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How To Smoke Meats in Your Barbeque Pit

Updated on December 28, 2012

Smoked Meats!

Here is a variety of meats I smoked last month on my Dad's old, old BBQ pit!  Thick cut pork chops, country style ribs and smoked garlic sausage.  Delicious!
Here is a variety of meats I smoked last month on my Dad's old, old BBQ pit! Thick cut pork chops, country style ribs and smoked garlic sausage. Delicious! | Source

Dear Old Dad!

THIS IS NOT A METHOD TO SMOKE MEATS FOR STORAGE (IT IS A WAY OF COOKING FOR IMMEDIATE CONSUMPTION)-YOU WILL NEED TO REFRIGERATE ANY LEFTOVERS.

You can make great tasting smoked meats!

It's so easy and a great way to prepare a delicious meal for your family. I prepared this selection of meats (pictured above) in June 2012 in my Dad's old bbq pit. Dad is been gone to be with the Lord now for quite some time and we all miss him. He did teach me how to smoke meats on this same bbq pit about 30 years ago. As I said, it's old!

All you need is a bbq pit, charcoal, wood or wood chips (soaked in water), meats or seafood of your choice.


The Secret is Indirect Heat!

As I mentioned this type of cooking is easy and very satisfying for me! We love the flavor the smoke imparts into the meats when cooked this way!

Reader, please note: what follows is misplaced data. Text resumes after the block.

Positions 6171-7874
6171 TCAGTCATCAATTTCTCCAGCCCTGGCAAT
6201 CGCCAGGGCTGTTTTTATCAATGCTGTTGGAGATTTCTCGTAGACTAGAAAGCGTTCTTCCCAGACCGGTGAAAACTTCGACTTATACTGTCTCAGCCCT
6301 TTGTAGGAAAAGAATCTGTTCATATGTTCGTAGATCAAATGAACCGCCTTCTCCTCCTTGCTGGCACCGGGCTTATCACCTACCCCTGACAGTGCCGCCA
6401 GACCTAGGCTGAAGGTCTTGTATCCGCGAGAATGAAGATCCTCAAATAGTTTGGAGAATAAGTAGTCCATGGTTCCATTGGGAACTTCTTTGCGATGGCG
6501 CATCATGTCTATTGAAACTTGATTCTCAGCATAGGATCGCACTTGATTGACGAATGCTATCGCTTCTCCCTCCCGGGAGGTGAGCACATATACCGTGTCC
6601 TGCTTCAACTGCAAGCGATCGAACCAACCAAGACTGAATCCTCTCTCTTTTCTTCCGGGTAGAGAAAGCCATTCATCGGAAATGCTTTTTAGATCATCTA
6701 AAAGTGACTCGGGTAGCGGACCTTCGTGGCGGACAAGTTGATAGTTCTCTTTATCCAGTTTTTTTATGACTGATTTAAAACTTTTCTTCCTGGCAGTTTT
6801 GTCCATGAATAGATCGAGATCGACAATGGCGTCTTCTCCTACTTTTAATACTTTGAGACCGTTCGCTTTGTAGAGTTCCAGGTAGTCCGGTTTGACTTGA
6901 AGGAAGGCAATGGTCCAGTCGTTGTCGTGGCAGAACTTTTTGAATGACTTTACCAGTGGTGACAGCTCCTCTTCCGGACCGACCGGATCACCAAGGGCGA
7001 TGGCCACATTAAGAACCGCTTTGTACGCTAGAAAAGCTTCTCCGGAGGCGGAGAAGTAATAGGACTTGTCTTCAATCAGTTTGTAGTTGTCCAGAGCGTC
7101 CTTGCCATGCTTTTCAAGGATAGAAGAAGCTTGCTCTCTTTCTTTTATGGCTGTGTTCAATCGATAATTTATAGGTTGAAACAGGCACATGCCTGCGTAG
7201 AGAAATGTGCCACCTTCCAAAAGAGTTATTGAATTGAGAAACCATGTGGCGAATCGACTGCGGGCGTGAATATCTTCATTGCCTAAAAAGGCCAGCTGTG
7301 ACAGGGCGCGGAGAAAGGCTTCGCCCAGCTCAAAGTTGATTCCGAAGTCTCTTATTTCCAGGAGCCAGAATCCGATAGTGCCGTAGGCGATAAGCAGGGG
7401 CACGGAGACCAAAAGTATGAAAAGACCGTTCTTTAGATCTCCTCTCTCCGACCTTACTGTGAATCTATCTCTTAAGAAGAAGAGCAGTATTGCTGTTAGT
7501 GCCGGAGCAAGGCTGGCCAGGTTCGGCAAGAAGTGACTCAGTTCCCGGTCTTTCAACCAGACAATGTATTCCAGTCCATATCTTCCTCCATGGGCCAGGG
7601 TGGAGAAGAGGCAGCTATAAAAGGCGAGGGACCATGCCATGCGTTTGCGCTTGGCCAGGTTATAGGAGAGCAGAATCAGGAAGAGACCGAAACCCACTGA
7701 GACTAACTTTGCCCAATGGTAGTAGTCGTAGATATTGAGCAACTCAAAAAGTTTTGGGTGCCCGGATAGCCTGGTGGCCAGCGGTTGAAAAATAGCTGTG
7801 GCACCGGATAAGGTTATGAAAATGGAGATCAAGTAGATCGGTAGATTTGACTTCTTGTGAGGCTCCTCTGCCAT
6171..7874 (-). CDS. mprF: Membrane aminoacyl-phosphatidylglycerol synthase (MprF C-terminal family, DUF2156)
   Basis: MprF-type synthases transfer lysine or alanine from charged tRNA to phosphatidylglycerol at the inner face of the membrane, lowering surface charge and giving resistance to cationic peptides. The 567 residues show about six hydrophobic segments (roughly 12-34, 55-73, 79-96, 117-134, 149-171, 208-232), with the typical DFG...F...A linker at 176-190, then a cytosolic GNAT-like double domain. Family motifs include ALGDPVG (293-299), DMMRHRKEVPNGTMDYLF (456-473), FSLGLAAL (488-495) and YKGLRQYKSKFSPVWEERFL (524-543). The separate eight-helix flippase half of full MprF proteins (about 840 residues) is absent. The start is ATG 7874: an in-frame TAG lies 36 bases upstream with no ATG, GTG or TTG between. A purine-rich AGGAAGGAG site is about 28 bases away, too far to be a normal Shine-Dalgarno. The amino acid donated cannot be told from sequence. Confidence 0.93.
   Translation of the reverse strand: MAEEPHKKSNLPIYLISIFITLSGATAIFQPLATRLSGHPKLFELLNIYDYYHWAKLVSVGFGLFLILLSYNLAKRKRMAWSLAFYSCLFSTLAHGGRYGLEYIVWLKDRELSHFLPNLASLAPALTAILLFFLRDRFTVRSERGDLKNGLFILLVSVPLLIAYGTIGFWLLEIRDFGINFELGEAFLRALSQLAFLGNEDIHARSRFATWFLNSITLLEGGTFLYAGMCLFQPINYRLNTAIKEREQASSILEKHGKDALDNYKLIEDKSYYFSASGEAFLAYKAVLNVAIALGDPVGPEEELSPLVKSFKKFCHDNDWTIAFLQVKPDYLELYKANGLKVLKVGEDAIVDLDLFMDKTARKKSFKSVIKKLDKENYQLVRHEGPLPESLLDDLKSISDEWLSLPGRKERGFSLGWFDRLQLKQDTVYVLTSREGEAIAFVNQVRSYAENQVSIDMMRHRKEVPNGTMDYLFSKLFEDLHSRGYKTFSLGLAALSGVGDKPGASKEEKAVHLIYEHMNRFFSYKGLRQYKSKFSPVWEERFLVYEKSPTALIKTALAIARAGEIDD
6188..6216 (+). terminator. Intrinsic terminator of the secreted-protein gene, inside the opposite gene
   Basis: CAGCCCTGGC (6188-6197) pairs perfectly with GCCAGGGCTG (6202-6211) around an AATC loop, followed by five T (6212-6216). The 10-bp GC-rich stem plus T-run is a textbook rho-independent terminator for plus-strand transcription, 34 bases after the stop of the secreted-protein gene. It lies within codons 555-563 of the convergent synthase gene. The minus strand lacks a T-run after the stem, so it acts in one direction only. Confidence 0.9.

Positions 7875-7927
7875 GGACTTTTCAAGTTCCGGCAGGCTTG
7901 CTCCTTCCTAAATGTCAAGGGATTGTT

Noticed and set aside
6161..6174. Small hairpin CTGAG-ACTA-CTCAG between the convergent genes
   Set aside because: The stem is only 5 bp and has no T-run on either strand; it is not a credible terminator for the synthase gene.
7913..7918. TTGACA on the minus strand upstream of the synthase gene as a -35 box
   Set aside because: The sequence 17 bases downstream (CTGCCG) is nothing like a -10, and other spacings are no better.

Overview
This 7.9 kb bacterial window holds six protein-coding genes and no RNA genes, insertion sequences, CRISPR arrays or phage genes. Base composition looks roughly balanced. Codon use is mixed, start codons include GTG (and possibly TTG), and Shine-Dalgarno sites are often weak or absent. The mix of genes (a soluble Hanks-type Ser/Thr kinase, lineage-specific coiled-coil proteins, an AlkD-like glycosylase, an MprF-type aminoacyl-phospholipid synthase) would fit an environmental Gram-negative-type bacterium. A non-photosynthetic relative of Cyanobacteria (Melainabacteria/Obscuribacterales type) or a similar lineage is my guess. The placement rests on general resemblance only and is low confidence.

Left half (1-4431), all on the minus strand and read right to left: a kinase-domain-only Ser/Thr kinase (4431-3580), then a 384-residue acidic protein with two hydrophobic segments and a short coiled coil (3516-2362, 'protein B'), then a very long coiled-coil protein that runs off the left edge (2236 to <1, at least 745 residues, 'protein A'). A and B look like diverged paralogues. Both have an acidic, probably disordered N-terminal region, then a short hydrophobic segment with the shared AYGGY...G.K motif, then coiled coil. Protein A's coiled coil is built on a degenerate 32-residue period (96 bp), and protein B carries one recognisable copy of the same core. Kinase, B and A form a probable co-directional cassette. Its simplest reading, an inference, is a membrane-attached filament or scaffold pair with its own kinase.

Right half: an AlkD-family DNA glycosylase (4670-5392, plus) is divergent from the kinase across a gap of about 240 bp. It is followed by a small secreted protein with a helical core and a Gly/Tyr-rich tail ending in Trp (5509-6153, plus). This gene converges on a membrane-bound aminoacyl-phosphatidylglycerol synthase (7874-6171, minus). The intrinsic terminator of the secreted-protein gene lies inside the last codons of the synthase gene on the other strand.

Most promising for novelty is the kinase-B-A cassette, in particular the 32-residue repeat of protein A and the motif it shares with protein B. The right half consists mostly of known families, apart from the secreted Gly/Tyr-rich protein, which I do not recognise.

Let's get started!

Soak your wood chips in clean water in a clean container for about an hour before you begin cooking.

Set your bbq pit up with your charcoal on one side covering half of the bottom area. Leave the other half empty. Light your charcoal and leave the lid off or open until flames stop and charcoal is gray and glowing. While charcoal is burning season your meats or seafood with salt and black pepper or whatever you like. I like to keep it simple.

Place a handful of chips on top of the glowing charcoal and lay your meats on the opposite end of the grill over the empty area of the pit. This is important and is called indirect heat or indirect cooking. You want to cook and smoke your meat slowly. Do not place meat over the coals. Close the lid and adjust your dampers or vents to allow the smoke to rise up, drift over the meats and exit through the lid directly over the meat. I never turn the meat either. Once it's placed down I do not turn it.

You will have to add more charcoal and wood chips as the cooking process goes along. Depending on the type of meats you are cooking determines how long it will need to be cooked. You can adjust how much smoke you want by how much wood you use. I add it about four or five times during the cooking process.

Many types of wood can be used to smoke meats. Among those I have personally used are hickory, mesquite, oak, pecan, apple and cherry. All have a unique smell and impart a delicious taste to the meats and seafood. My favorite is hickory.

I have smoked, beef, pork, chicken, fish, shrimp and oysters. All came out delicious and I had to learn how long to cook each.

I like to serve my meat with a loaded baked potato, a nice green salad and ice cold beer! Some wines would be great with smoked meats and seafoods as well!

I hope you try this type of cooking with your family and friends and let me know how it turns out.

Thanks,

Bubba


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